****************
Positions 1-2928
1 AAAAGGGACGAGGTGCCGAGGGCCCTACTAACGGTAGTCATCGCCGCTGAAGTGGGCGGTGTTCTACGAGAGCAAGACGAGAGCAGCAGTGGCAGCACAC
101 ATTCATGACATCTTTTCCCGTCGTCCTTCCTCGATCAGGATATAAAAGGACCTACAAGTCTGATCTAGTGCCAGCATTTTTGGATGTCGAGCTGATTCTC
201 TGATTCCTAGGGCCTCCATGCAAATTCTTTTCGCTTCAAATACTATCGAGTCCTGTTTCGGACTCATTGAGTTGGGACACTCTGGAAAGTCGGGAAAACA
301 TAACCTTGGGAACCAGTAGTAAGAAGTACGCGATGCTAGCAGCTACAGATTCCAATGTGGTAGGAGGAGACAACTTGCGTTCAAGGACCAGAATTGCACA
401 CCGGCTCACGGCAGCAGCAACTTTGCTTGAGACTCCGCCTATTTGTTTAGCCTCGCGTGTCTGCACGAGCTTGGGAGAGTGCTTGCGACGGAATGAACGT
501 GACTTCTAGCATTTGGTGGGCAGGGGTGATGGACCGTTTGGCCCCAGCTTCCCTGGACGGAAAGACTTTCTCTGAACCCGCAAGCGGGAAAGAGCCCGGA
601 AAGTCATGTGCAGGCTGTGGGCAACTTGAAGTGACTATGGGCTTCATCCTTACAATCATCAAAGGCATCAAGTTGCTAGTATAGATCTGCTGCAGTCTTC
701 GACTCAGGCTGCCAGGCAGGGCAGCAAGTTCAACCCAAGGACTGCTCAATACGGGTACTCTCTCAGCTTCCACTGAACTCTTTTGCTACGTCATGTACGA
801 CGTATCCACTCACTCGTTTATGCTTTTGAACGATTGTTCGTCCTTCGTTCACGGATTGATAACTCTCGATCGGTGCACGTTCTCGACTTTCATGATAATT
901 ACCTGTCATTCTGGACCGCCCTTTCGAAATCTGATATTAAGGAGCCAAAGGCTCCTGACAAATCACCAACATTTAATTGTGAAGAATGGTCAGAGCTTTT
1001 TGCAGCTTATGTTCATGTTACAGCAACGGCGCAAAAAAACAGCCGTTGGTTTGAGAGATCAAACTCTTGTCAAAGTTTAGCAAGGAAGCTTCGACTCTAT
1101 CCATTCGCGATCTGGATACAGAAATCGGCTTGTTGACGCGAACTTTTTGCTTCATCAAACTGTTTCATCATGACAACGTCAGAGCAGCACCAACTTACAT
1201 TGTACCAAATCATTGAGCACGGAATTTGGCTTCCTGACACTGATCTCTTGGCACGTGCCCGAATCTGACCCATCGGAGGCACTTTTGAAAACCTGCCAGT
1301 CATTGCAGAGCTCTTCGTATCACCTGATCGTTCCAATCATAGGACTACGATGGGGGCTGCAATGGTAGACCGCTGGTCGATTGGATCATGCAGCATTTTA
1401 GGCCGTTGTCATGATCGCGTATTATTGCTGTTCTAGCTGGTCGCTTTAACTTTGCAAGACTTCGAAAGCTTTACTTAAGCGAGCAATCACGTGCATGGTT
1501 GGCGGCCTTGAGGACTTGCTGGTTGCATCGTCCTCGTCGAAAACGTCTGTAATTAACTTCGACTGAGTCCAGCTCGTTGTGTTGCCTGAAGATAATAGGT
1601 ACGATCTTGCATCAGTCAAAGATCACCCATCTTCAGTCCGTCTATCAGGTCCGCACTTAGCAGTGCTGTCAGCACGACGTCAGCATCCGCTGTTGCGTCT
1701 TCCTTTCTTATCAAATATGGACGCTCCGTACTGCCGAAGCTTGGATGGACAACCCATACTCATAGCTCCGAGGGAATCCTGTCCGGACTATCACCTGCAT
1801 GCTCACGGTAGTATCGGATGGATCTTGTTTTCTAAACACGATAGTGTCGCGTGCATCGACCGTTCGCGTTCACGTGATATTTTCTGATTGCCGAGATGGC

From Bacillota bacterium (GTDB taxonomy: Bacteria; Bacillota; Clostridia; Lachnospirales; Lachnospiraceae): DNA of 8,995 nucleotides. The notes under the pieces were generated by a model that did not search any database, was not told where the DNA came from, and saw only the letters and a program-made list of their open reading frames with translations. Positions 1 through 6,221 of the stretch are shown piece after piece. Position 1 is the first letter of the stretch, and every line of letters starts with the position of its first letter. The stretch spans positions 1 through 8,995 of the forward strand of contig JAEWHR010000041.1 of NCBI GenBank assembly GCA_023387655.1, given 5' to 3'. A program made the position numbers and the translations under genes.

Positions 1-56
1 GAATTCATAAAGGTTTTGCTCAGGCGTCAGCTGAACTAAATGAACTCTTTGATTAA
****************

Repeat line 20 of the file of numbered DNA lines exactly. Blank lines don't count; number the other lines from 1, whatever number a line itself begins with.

1801 GCTCACGGTAGTATCGGATGGATCTTGTTTTCTAAACACGATAGTGTCGCGTGCATCGACCGTTCGCGTTCACGTGATATTTTCTGATTGCCGAGATGGC